Paul noted that nowadays, in politics, if you get 85 percent of what you want – “that’s pretty darn good.”

He said Republicans don’t want to put something in the bill that would kill it in the Senate. “So that’s why we’re going to pass the best possible legislation we can…send it over to the Senate, and then the Senate, without jeopardizing the bill, can make improvements to the bill, but if we do it here, we will jeopardize the entire bill.”

Ryan said at the end of the day, it’s a choice: “Do you want to stick with the Obamacare status quo; do you want to stick with the idea that we made a promise and we’re not going to keep it; or do we want to replace this (Obamacare) with a clearly much, much better law – something that makes good on our principles and our promises and gets this country on the right track.”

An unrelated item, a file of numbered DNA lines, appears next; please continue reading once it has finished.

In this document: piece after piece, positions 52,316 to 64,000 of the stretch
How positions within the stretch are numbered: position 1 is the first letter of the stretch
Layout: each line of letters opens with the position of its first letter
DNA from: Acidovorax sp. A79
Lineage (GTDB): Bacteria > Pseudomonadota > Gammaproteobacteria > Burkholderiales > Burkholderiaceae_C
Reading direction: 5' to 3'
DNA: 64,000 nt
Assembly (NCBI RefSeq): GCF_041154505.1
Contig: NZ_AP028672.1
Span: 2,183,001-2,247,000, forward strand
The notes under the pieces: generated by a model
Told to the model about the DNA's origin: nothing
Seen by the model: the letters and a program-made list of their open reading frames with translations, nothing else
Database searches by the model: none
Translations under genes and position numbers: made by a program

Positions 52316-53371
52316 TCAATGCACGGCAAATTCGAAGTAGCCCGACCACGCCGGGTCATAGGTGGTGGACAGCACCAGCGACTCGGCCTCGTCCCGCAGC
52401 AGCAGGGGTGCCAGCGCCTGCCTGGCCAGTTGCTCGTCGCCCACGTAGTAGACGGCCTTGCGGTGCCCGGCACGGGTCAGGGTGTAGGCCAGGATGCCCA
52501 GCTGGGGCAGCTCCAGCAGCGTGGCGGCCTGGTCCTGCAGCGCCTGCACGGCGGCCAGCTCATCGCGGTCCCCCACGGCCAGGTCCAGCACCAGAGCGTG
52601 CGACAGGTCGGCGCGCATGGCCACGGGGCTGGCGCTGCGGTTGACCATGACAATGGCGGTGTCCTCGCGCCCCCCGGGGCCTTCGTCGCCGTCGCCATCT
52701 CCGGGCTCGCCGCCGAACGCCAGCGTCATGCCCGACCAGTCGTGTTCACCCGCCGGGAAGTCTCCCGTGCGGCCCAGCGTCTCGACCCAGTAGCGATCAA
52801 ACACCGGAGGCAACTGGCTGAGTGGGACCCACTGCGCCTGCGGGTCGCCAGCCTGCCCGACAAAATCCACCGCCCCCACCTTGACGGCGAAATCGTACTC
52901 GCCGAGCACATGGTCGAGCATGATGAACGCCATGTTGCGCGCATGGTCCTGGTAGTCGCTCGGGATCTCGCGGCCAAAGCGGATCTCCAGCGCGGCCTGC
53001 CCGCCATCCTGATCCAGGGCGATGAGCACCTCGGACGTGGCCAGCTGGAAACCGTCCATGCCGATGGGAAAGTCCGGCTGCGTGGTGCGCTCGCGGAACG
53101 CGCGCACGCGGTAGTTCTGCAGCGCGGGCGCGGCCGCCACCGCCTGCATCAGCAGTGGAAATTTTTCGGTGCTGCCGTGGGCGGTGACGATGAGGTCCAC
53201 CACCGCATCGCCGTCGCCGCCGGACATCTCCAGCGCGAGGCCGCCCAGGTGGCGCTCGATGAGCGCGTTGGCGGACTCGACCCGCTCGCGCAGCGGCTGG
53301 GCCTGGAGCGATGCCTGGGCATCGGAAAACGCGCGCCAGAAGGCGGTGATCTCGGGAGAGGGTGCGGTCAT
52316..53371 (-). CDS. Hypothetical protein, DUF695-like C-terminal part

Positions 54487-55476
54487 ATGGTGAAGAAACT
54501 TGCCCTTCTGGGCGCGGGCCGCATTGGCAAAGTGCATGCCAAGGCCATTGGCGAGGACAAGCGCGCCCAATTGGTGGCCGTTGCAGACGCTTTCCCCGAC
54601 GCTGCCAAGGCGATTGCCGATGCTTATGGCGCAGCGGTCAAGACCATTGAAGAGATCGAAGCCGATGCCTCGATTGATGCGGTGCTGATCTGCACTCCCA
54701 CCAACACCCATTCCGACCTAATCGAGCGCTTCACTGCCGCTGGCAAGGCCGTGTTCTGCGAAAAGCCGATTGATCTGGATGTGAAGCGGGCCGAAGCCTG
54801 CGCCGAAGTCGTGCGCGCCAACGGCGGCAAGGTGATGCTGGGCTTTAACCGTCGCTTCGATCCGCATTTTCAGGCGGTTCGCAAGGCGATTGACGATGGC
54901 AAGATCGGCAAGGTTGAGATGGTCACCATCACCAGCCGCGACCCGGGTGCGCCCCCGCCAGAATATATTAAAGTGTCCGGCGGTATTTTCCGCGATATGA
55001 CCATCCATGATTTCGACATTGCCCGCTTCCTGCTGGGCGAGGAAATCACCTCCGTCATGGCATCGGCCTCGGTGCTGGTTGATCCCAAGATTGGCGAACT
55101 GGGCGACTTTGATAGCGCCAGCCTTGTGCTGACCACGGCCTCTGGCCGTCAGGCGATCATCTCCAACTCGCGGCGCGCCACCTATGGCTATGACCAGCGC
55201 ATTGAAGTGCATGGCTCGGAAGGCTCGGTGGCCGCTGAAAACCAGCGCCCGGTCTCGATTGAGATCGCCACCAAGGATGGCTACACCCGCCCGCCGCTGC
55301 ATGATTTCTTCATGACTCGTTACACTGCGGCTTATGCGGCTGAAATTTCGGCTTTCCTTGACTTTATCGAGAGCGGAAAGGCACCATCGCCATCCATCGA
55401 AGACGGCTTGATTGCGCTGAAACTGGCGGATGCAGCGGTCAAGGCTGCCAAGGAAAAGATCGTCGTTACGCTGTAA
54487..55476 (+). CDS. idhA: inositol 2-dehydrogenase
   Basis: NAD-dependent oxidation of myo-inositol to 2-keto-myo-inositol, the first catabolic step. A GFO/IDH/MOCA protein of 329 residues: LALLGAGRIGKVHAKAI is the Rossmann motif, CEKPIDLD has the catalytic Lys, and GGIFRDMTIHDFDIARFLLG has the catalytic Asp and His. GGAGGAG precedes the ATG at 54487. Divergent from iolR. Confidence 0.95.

Ryan spoke after President Trump went to Capitol Hill Tuesday morning to meet privately with Republicans.

“I gotta just say, editorial — the president just came here and knocked the ball  out of the park,” Ryan said. “He knocked the cover off the ball, in explaining to our members how it’s important to unify, how it’s important to work together, how we are advancing our principles, and we are doing what we told the American people we would do.

“This is our chance and this is our moment. It’s a big moment, and I think our members are beginning to appreciate just what kind of a rendezvous with destiny we have right here.”


Government intervention leads to higher prices and lower quality

Obamacare Repeal or Obamacare 2.0?

Mar 21, 2017 by Ron Paul

This Thursday, the House of Representatives will vote on a Republican bill that supposedly repeals Obamacare.

However, the bill retains Obamacare’s most destructive features.